Cynthia Nixon, photographed by Maarten De Boer.
Tony and Emmy Award winner Cynthia Nixon has played everyone from Jean Brodie to Eleanor Roosevelt, but the role that got away was Agnes Gooch. “I’m too old now, but I always really wanted to do Gooch,” she says. “Because if she sings badly, it’s fine, you know?” If the third lead in Mame seems like an unlikely Everest, keep in mind that Nixon is obsessed with musicals. She and Sarah Jessica Parker used to sing showtunes during long nights on the set of “Sex and the City,” and these days she still listens mostly to cast recordings. For her dream Encores! show, Nixon selected The Golden Apple, Jerome Moross and John Latouche’s exquisite, brainy “opera for Broadway,” which retells the Greek myths of Helen, Paris, Ulysses, and Penelope through the lens of American folklore. Although the 1954 musical closed on Broadway after four months, it has since acquired a merry, fanatical band of admirers.
CITY CENTER: How did you discover The Golden Apple?
CYNTHIA NIXON: My mother. I was very immersed in musicals growing up—which is what Steve, the play that I’m directing at The New Group, is so much about: people who live for musicals, and live through musicals. I certainly fit into that category, and I’ve done it to my children. (laughs) I’ve also done it to my wife, who was not a musical comedy person at all before she met me. My mother steeped me in musical theater, and we used to play the Golden Apple record. Then I was lucky enough to see a production of it, which is unusual, at the York Theater [in 1978] when I was still a kid. I knew the show inside out by the time I saw it.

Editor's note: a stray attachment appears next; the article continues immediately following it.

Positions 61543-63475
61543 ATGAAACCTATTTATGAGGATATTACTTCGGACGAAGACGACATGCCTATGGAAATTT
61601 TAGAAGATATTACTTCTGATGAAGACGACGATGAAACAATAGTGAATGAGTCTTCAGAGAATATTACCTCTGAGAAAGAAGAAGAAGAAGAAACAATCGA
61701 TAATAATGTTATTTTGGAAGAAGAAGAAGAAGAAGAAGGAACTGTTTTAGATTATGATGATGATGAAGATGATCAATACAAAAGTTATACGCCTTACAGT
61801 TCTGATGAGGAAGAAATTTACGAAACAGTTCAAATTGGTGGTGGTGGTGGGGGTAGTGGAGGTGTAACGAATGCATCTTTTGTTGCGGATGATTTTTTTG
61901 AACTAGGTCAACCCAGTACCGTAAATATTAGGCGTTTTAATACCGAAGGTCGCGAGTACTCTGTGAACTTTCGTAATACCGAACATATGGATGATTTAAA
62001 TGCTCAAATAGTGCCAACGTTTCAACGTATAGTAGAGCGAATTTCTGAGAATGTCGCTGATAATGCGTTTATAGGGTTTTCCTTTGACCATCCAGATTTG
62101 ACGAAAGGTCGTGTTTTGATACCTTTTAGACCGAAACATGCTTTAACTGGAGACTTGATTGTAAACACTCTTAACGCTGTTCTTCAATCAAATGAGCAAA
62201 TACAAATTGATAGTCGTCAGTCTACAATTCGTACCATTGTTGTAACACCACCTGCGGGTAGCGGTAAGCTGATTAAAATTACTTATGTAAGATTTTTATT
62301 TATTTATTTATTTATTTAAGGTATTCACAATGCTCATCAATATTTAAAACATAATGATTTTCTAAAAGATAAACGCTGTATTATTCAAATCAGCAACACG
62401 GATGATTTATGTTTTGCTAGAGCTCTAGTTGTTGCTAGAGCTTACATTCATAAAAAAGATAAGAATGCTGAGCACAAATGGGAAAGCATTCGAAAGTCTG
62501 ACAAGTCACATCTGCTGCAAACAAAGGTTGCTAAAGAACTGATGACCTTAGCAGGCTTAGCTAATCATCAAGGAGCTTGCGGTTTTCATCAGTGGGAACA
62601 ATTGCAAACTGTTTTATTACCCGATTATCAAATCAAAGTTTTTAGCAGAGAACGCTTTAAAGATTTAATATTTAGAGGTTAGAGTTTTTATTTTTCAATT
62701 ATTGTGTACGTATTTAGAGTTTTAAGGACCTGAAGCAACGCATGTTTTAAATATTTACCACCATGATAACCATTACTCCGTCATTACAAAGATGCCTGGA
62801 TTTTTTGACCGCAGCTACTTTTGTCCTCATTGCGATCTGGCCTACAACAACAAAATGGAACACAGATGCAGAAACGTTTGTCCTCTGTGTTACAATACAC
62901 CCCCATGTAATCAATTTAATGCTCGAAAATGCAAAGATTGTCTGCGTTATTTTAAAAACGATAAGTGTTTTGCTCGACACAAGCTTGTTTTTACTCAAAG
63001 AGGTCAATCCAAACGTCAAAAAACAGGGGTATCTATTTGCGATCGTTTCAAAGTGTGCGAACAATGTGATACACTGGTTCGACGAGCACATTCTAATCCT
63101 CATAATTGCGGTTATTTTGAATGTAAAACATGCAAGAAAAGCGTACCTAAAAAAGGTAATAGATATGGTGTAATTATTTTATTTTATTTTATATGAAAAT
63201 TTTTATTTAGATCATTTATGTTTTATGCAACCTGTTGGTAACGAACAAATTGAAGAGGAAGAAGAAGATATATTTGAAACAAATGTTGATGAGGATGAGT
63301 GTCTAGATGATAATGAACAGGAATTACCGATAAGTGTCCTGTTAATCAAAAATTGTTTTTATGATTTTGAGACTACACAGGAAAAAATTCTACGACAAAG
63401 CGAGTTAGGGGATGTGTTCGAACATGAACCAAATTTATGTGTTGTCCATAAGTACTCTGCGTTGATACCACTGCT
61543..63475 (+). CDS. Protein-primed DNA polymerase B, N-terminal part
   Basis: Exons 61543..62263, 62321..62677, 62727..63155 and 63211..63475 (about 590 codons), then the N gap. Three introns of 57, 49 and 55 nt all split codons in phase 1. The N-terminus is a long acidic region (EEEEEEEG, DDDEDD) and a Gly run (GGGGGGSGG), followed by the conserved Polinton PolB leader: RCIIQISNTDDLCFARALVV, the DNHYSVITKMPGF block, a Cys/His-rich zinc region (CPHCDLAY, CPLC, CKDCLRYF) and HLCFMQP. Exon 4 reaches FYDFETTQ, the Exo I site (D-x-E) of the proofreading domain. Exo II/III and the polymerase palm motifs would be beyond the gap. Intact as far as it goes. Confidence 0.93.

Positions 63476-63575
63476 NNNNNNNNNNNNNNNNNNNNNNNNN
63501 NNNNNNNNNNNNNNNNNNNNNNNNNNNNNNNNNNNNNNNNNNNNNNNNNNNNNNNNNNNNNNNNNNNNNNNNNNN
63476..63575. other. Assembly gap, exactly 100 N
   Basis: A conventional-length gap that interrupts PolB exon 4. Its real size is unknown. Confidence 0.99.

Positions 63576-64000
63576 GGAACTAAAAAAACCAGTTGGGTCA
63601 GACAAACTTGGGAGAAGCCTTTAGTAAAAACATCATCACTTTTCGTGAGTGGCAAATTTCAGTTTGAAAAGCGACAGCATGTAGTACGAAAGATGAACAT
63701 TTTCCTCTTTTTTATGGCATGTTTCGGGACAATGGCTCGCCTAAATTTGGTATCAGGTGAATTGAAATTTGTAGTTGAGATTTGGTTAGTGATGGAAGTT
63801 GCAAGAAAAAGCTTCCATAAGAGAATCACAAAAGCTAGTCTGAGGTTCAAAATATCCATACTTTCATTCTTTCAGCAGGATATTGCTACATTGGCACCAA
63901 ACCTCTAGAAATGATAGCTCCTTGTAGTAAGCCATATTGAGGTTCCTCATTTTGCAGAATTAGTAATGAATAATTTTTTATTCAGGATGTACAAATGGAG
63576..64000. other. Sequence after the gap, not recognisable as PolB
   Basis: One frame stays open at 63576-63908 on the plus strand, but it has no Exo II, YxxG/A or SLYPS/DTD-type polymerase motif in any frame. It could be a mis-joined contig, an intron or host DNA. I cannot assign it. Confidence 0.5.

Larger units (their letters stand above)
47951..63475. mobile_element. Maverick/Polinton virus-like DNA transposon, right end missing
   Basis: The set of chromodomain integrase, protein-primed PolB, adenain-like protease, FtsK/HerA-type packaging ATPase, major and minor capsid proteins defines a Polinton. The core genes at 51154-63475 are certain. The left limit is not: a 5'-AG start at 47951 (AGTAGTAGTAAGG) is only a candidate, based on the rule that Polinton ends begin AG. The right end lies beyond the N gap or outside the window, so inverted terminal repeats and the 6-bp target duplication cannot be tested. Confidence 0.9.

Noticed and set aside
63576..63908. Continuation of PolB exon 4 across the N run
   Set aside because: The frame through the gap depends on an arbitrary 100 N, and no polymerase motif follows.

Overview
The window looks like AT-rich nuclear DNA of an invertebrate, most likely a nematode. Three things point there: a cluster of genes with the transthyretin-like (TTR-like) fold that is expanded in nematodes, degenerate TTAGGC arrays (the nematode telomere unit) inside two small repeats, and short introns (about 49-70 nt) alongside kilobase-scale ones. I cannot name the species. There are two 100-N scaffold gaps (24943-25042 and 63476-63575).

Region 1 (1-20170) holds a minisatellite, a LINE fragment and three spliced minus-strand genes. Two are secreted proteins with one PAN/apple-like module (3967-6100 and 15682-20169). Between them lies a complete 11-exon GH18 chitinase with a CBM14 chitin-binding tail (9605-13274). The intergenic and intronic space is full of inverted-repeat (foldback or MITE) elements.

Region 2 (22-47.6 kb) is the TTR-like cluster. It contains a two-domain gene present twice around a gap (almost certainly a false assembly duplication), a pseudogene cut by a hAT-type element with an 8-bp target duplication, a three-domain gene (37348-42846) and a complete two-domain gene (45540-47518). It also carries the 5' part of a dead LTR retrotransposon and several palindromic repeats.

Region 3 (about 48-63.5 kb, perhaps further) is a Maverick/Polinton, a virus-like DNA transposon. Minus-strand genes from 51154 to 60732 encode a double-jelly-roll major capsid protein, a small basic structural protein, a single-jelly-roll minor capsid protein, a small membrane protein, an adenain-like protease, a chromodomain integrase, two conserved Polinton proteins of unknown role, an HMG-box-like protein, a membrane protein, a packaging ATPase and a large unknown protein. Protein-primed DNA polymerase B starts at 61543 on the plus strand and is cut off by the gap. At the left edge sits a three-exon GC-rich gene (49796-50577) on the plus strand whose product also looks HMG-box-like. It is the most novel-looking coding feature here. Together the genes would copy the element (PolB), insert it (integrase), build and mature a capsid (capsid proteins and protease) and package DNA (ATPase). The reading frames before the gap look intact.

Jesse Eisenberg, photographed by Jay L. Clendenin for the Los Angeles Times.
Oscar nominee Jesse Eisenberg has starred in films such as The Squid and the Whale, The Social Network, and the upcoming Batman v. Superman, but he never watches movies or television; his lone vice is musical theater. “I grew up on musical theater, so more than anything, that’s in my blood,” he has said. Eisenberg is currently starring in the Off-Broadway play The Spoils, which he also wrote. He called from the theater to discuss his dream Encores! show, Adam Guettel and Tina Landau’s beloved, harmonically transcendent 1996 musical Floyd Collins. The show is based on the true story of a 1920s spelunker who became trapped in a cave and inspired America’s first media circus.
CITY CENTER: You once said that until you were 11 you only listened to musicals. Why?
JESSE EISENBERG: Other kinds of music scared me. My sister got me a Green Day CD once and I hid in the closet from it, cause it was so scary. They were yelling. (pause) I don’t know. Growing up, I just liked musical theater. Then when I got to be a young teenager—maybe 13 or so—I found musicals that were a little more interesting than what I had been exposed to, like Stephen Sondheim and Floyd Collins.